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Chocolate bars! Good or bad?

SIMONFREESESIMONFREESE Posts: 30
I love chocolate bars. And being someone that cycles 60 to 80 miles a week, have always assumed that I can eat them as part of my diet, a bar or two a day.

However, I'm trying to improve my fitness to become quicker overall off road. Is chocolate going to be a bad thing?

Trying to keep the question simple, I'm aware that overall chocolate is not good, but wondered if I can get away with it or if I should cut down if I want to improve my fitness.

Any advice appreciated!

Posts

  • mrfpbmrfpb Posts: 4,540
    energy gels have about 100 kCals from sugar , chocolate has a greater mix of nutrients - especially if you have something with fruit or nuts but usually 200-300 kCals. You burn around 400-600 kCals an hour when cycling, so go for it.
  • SMESME Posts: 348
    Got to admit to loving Twirl bars, probably two a day!! But, although I think I can justify the calories, I realise it's not the healthiest thing out there and have recently had bananas instead - cheaper, healthier, less calories.

    But... the vending machines at work don't have any! :-(
  • Sounds like I shouldn't worry then! I was thinking that saturated fats might be a bad thing regardless of energy use, is this just a fallacy?
  • mrfpbmrfpb Posts: 4,540
    Sounds like I shouldn't worry then! I was thinking that saturated fats might be a bad thing regardless of energy use, is this just a fallacy?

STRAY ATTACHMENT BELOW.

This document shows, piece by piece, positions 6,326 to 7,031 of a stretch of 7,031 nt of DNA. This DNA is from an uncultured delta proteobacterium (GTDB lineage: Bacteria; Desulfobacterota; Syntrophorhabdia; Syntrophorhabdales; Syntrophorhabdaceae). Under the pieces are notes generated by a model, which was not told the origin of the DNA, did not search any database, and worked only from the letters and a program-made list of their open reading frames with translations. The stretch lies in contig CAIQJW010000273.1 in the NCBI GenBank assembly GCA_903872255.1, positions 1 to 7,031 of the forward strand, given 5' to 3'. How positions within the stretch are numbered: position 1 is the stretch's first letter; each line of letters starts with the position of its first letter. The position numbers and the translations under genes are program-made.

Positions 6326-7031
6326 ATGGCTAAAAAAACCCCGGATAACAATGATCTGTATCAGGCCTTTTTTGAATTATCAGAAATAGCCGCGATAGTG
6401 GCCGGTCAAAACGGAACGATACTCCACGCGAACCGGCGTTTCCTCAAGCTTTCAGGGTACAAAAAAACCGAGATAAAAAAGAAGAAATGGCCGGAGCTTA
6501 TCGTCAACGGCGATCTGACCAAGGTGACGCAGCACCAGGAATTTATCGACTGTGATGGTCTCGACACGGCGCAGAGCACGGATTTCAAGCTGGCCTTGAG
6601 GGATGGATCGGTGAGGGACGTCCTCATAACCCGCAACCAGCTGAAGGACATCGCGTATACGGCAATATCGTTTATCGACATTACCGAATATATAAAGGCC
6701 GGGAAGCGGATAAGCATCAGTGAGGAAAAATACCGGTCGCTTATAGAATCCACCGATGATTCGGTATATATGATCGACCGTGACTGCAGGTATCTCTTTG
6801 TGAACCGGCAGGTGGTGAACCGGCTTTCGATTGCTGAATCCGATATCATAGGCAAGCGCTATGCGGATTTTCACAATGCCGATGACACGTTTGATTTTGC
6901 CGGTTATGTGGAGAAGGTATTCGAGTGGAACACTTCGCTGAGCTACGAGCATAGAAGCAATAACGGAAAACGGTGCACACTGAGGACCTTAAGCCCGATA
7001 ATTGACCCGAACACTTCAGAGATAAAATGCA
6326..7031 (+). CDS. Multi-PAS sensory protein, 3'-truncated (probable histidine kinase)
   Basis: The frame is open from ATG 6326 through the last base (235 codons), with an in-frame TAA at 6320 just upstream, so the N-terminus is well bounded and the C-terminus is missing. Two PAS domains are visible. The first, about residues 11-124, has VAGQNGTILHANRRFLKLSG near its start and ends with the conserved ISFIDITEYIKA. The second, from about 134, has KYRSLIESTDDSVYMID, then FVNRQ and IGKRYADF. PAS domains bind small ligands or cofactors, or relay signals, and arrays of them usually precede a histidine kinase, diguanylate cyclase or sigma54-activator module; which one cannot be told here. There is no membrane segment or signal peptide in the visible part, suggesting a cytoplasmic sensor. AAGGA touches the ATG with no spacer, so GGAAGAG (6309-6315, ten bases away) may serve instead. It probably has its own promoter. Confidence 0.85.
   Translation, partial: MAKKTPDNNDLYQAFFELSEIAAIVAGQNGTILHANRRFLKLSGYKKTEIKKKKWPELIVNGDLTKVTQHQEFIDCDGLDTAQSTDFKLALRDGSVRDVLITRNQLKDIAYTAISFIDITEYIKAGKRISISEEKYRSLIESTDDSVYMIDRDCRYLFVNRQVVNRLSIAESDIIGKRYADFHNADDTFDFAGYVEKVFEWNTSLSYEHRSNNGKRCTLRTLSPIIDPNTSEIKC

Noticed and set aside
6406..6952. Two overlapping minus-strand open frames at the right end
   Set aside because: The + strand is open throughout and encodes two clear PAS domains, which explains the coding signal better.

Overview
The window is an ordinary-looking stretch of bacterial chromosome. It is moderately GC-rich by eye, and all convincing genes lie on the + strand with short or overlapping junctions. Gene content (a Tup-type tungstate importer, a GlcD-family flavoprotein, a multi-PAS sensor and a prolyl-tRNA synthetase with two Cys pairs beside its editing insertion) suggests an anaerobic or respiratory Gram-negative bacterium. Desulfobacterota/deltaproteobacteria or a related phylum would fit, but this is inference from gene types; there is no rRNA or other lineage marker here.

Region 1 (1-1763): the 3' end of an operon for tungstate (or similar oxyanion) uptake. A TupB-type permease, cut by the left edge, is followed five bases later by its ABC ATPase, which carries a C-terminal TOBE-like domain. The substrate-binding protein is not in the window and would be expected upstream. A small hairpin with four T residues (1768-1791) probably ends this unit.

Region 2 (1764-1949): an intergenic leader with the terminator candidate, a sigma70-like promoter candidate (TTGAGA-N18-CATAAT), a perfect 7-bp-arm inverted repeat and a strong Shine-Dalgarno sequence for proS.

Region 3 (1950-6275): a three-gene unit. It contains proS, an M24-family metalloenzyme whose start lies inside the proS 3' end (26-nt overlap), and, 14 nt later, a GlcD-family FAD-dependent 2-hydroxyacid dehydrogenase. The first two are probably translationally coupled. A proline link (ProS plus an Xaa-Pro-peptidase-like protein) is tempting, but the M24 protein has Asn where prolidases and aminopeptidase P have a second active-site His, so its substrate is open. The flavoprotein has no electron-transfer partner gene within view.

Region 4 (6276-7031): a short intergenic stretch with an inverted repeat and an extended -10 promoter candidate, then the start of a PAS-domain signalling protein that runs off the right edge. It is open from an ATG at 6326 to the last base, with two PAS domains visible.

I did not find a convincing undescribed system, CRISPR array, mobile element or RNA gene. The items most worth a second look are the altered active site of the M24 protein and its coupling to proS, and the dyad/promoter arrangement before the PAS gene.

To be honest, if your turnover of calories is about level, then burning the fat calories will happen just as well as if you were taking on sugar calories via gels or energy drinks. Do you measure calories burned on a ride? A HRM can help measure this. I say don't worry about it.
  • .blitz.blitz Posts: 6,588
    Can't ride away from a bad diet

    As the saying goes
  • drlodgedrlodge Posts: 4,825
    I'm a fruit & nut case.
    WyndyMilla Massive Attack | Rourke 953 | Condor Italia 531 Pro | Boardman CX Pro | DT Swiss RR440 Tubeless Wheels
    Find me on Strava
  • fenixfenix Posts: 5,437
    OK - so 60-80 miles a week is probably somewhere round 2400 Calories to 3200 calories burnt. (based on my last bike ride anyway).

    If you're averaging 1.5 Mars bars a day - at 260 calories a bar - thats 2730 calories eaten.

    So basically your cycling is burning of your chocolate bars and no more.

    So you're pretty neutral.

    That said - if you're putting on weight - cut out the choccie.
  • The RookieThe Rookie Posts: 27,748
    Chocolate is fast energy release, best to eat just as you start or mid ride to top up energy levels, after the ride (or when not riding) you'll get a spike and crash in blood sugar and feel hungry again after 45mins to an hour!
  • keef66keef66 Posts: 13,123
    Sounds like I shouldn't worry then! I was thinking that saturated fats might be a bad thing regardless of energy use, is this just a fallacy?

    Some of the nutters who walk across the polar icecaps can't consume enough calories. Ranulph Fiennes was eating butter and still losing weight...
  • Monty DogMonty Dog Posts: 20,614
    Most bike computers over-estimate calorie consumption and as you get fitter, you develop more efficiency / lean burn - I reckon I burn about half of what my Garmin tells me. Better of eating something which takes longer to digest / doesn't create blood sugar spikes
    Make mine an Italian, with Campagnolo on the side..
  • diydiy Posts: 6,680
    The problem with Calories burned vs calories eaten, is that you also need to remove your TDEE for the hours you were exercising. e.g.
    Assume I have a TDE of 2600kcal I'll burn 60% of that during the day and 40% overnight, so If I'm cycling 2 hours burning 1000kcal - and planning to eat an extra 1000kcal - I'm out 260kcal

    Chocolate is not a good source of energy because its too spiky. You are better off with something that releases more slowly. Exercise wont stop all the downsides of a high sugar diet, unless you are literally exercising hard within 20 mins of consumption.
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